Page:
After waking to the sound of bird songs at the kibbutz where we were staying, Becky, my roommate, turned on the television to see what was on. She found a channel that had an exercise program. The group was outside in a lovely area. Then they showed the instructor’s mom coming to class on a camel! As they continued with their lunges, stretches, and such, every so often they would superimpose the image of the camel watching the class! We had a lot of fun with that.
The Mount of Beatitudes
Our first stop for the day after breakfast was the Mount of Beatitudes Church. This area along the Sea of Galilee has natural features that make it a great amphitheater allowing a speaker’s voice to be carried over a large area. The hills leading to this site were filled with wildflowers.
Jesus’ Sermon on the Mount was likely presented in this area. You can read His words in Matthew 5-7. As He talks about God’s standards for holiness, it is clear that there is no way we can measure up. This is why His death on the cross is so significant. He lived a sinless life that fulfilled the righteous requirements of the law and gave Himself as a sacrifice for us so that we might have eternal life!!
Upon leaving the church area, we proceeded to Tiberias to embark on a Galilee Worship Boat for a wonderful song service. Daniel, the pilot of the boat, was raised in Israel by a Jewish family. He piloted boats for many tourists and as he listened to their messages and heard their worship, God worked in his heart and he became a Messianic follower of Yeshua, known to us as Jesus. His full story is on the website for the Worship Boat tours, which he owns. We had a lovely worship service out on the lake and had time for contemplation. If you are interested in hearing his music, here is a YouTube playlist.
On the lake, it was amazing to consider that Jesus had been on those same waters. That this is where he called Peter to walk out on the water in the midst of the storm (Matthew 14:22-33). It is also where Jesus calmed the storm in Matthew 8:23-27. While the waters were calm on this day, it was so incredible to imagine what it would have been like to be with Him on these very waters.
Speaking of Jesus on the boat, when I was in Israel with my husband in 1986, we stayed at Kibbutz Ginosar. Just prior to our visit, two men there had discovered a boat buried in the sand that has been dated back 2000 years, to the time of Jesus! After all this time, a museum has been erected there at the kibbutz. It houses the boat and has many details about its history. Their website tells more of the story of the boat.
Two times in Jesus’ ministry it is recorded that he took a small meal and multiplied it to feed thousands. In Matthew 14:13-21, it is recorded that He took five loaves and two fish and fed 5,000 men (not counting the women and children) with it. It is believed by some that this is the site of that miracle and there is a church here commemorating that.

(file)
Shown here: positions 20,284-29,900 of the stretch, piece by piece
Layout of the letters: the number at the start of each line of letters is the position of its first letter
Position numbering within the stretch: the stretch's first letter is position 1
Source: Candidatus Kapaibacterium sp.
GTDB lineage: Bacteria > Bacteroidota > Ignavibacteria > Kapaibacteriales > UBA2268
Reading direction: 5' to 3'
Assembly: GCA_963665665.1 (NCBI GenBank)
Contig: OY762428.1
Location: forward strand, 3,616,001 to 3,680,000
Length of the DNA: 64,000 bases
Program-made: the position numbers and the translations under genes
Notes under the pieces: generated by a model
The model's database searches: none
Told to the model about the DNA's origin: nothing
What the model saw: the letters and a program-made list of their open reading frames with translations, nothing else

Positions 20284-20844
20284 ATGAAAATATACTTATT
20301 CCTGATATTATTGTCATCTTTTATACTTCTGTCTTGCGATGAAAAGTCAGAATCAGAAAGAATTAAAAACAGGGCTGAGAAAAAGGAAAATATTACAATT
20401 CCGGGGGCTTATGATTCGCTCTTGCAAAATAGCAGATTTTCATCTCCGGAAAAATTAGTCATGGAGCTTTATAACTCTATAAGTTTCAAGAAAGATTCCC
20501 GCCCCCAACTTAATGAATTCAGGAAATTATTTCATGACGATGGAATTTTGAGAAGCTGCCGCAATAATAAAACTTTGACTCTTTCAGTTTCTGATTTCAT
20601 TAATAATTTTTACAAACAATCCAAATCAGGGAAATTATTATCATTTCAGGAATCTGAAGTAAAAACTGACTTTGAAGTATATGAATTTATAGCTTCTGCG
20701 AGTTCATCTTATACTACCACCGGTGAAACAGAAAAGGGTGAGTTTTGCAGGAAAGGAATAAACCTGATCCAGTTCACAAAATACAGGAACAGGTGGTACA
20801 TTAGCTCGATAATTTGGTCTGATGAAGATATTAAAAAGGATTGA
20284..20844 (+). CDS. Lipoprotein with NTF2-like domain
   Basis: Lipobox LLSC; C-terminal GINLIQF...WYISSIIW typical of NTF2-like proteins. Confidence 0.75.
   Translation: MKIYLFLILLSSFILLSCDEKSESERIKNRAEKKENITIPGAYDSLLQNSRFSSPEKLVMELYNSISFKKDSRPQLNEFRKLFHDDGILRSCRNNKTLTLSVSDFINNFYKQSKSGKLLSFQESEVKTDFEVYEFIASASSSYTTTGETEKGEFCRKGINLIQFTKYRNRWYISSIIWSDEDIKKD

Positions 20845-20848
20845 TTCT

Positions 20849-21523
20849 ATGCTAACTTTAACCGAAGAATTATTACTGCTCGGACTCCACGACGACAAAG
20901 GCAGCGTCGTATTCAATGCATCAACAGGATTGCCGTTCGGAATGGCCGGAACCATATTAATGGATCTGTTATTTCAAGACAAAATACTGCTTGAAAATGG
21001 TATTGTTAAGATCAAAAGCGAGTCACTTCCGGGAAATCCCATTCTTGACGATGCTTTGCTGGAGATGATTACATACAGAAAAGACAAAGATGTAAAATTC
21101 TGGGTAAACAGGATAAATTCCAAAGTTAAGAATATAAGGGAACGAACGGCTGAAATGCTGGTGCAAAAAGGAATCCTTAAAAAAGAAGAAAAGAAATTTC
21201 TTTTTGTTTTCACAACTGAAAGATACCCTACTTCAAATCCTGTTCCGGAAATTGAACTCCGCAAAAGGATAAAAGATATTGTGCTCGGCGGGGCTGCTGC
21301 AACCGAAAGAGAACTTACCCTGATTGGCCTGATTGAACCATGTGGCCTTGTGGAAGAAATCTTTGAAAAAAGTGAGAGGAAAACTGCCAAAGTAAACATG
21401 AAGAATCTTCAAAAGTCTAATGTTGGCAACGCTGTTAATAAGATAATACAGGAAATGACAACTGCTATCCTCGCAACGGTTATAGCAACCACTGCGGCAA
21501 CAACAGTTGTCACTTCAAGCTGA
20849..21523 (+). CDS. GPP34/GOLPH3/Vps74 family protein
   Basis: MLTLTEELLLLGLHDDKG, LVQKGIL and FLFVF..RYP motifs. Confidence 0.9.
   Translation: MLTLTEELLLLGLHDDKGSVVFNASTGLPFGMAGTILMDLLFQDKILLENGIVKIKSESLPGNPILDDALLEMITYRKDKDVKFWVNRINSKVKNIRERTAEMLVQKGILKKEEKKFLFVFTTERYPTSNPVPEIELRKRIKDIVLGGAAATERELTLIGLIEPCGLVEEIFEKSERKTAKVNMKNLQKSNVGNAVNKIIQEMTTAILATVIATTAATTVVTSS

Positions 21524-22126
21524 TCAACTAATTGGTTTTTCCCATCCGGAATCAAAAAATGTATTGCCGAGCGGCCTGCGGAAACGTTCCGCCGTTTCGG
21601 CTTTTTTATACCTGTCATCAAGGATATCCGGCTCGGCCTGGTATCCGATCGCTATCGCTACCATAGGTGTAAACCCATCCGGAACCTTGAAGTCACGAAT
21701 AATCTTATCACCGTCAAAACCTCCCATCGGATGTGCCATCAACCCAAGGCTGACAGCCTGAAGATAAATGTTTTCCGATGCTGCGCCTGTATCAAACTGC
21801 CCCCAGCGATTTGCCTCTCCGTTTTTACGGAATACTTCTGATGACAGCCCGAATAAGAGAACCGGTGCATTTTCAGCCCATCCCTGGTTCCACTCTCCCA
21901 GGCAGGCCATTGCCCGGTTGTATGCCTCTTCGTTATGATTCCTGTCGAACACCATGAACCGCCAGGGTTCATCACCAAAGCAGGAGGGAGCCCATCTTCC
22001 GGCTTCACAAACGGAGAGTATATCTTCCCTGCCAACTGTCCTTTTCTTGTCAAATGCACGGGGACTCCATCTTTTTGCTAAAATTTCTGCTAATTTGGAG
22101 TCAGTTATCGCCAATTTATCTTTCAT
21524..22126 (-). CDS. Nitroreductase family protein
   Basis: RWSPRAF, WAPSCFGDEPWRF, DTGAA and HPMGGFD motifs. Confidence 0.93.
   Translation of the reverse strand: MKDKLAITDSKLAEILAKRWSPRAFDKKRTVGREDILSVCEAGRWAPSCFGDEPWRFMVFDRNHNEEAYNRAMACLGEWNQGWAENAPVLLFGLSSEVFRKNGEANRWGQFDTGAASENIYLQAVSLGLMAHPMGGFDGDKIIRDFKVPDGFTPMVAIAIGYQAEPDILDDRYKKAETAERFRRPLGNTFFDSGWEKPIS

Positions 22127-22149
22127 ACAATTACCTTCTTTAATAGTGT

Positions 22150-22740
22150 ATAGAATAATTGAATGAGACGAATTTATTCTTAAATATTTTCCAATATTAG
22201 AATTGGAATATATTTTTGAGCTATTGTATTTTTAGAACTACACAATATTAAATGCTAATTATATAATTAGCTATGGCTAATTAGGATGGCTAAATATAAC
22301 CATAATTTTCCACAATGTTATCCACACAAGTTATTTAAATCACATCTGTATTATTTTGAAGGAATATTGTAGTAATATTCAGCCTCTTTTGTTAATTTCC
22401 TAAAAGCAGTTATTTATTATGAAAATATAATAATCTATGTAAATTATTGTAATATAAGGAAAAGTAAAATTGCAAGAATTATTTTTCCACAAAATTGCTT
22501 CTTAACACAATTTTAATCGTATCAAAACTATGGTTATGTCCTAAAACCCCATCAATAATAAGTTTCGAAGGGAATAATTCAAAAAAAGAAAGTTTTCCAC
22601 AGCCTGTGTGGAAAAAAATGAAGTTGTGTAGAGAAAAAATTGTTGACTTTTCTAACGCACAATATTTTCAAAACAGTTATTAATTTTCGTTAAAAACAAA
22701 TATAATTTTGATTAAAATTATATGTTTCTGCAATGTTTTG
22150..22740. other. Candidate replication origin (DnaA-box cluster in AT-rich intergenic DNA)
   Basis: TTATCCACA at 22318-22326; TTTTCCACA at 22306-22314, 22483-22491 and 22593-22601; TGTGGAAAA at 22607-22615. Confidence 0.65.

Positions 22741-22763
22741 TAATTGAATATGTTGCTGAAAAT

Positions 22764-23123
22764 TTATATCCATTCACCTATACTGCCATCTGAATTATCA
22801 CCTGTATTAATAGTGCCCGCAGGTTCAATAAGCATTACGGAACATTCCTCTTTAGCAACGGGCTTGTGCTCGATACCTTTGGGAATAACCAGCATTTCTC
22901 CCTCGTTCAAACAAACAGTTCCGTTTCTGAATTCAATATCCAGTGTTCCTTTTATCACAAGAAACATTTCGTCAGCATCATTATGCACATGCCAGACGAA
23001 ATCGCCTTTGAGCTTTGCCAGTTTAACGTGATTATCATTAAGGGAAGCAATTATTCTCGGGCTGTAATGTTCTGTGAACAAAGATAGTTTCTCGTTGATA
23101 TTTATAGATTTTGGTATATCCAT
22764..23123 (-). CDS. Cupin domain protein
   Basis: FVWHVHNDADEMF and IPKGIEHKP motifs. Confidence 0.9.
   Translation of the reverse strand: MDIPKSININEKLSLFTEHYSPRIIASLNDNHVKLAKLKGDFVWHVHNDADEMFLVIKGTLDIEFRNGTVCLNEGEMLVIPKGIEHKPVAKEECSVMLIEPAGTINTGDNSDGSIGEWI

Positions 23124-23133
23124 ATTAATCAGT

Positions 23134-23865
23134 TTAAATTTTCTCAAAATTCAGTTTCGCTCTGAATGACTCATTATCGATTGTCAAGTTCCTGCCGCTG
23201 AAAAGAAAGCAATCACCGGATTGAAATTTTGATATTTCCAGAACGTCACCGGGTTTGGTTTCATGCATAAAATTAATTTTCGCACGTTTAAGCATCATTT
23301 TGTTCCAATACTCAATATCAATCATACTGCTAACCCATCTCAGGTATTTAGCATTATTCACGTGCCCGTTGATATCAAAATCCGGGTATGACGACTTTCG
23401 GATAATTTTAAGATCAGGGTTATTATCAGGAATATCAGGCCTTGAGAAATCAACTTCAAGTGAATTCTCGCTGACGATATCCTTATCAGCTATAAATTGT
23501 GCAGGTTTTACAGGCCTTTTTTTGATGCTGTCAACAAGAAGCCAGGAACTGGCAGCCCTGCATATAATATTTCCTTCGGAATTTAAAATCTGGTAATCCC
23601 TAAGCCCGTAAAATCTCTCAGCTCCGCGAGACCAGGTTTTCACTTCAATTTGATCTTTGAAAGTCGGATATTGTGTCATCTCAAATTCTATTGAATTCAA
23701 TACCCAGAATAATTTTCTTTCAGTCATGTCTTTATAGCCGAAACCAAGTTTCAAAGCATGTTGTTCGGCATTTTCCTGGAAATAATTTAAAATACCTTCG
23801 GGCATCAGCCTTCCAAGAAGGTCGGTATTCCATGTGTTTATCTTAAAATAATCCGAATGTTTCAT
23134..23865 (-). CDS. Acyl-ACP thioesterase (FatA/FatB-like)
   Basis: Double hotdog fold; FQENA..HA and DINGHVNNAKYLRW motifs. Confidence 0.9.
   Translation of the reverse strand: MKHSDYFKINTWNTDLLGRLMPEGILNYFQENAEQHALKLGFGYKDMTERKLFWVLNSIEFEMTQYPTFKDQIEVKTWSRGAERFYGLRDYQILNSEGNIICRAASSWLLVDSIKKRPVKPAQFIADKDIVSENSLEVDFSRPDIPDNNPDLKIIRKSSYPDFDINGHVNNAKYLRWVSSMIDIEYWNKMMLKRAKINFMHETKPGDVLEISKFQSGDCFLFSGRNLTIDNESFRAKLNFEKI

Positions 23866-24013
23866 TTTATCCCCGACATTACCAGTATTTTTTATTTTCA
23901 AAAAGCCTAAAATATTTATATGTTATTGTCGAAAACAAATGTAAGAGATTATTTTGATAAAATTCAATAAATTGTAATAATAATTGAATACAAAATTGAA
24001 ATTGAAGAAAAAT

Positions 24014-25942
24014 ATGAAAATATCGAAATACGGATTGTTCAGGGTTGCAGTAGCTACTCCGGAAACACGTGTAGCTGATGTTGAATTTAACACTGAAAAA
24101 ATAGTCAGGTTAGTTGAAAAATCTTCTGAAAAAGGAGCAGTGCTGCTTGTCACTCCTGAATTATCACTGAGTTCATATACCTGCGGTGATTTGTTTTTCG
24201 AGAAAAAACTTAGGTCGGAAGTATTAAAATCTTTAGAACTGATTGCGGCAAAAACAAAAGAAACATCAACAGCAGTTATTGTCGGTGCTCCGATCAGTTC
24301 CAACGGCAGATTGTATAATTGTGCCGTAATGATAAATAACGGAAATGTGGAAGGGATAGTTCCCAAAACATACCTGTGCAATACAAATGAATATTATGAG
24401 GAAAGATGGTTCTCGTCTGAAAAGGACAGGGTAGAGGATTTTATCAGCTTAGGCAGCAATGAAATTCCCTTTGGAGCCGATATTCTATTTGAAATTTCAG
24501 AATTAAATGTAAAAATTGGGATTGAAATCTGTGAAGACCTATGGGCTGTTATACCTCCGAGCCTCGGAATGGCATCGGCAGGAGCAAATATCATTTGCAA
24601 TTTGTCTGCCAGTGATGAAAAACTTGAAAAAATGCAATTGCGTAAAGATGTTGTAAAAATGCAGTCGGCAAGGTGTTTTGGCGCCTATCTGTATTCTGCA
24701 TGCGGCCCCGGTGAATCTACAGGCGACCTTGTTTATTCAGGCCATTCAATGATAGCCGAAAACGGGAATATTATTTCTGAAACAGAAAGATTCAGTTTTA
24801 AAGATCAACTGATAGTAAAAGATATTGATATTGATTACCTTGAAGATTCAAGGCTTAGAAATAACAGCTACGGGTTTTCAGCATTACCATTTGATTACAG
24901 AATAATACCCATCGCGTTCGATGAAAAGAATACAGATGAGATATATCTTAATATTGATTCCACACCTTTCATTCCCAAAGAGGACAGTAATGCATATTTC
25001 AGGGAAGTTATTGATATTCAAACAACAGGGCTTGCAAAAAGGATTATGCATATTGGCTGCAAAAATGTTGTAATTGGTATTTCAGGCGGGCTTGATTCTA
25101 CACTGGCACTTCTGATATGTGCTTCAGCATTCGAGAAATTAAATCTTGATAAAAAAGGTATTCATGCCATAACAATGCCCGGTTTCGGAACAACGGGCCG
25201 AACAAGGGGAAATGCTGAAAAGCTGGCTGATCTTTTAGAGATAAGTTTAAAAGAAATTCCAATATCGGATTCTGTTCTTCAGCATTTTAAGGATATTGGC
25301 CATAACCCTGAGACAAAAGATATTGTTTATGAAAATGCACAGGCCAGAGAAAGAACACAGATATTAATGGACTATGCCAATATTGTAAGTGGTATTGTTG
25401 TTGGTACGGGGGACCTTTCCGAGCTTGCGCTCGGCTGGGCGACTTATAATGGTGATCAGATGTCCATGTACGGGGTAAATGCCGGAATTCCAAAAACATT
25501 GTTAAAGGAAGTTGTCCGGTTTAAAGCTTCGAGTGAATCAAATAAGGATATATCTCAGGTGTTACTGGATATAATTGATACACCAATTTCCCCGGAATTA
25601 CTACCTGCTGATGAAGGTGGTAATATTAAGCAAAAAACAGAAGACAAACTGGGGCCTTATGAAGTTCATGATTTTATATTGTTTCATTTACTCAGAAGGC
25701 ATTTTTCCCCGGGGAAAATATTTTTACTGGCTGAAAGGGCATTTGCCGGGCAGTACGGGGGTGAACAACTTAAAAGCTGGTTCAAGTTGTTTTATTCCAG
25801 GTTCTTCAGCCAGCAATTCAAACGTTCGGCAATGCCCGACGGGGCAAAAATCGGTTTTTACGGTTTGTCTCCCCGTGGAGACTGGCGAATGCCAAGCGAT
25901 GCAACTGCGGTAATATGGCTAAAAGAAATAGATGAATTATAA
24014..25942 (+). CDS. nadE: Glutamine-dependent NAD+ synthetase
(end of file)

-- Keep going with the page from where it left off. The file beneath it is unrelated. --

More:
There were also two recorded instances of miraculous catches of fish in the New Testament. The first occurred when Jesus called Peter to follow him (Luke 5:1-11) and the next time was at the end of His ministry, after the resurrection when the disciples had gone fishing (John 21). It is believed that the location for both of these events is Tabgha, now housing a church celebrating both events.
As a side note, while we were here, there were a couple of monks wandering around, keeping people respecting the holy place. One was wearing sunglasses and the other was talking on a cell phone. Obviously, there is nothing wrong with either of these things but it felt so out of place because as they were dressed in an “unworldly” manner, they should not have been using such modern devices. 🙂
This town is the site of much of Jesus’ ministry. It is also reported as the town that Peter lived in. Many miracles were performed here. And yet, Jesus cursed the town of Capernaum, along with a few other towns) because of the unbelief of the people. In fact, he said that it will be better for Sodom at the judgement than for these because the people there would have repented if they had seen the miracles (Matthew 11:20–24). It is, therefore, no coincidence Capernaum remains a ruin to this day.
It was here that we spent some time with introductions of the group, learning how we each ended up on the trip. One of the couples, a pastor and his wife, had never dreamed they would be able to come. And then, right before the deadline for getting funds turned in, his church told him that they wanted him to be able to experience Israel firsthand and offered to pay for the trip! Another man, a former CNN cameraman and producer, commented that when his wife invited him to come, he decided to come because he thought it would be nice to be in Israel without bullets flying at him! (I really enjoyed hearing his stories on this trip.)
There are remains of a synagogue here, though it is believed to be dated after the time of Jesus. They also believe they have located Peter’s house. This is supported by the evidence of at least two churches that have been built on this site, one as early as the first century. It was interesting to find out that there are portions outside the walls of the area belonging to this church that are basically ignored. Once the house of Peter was located, and the synagogue, they didn’t feel like they cared about anything else.
One of the things that I noticed at the various places where we saw ruined cities is the smallness of the houses and how close together they all are. None of the cities were very large, at least not the parts that have been excavated.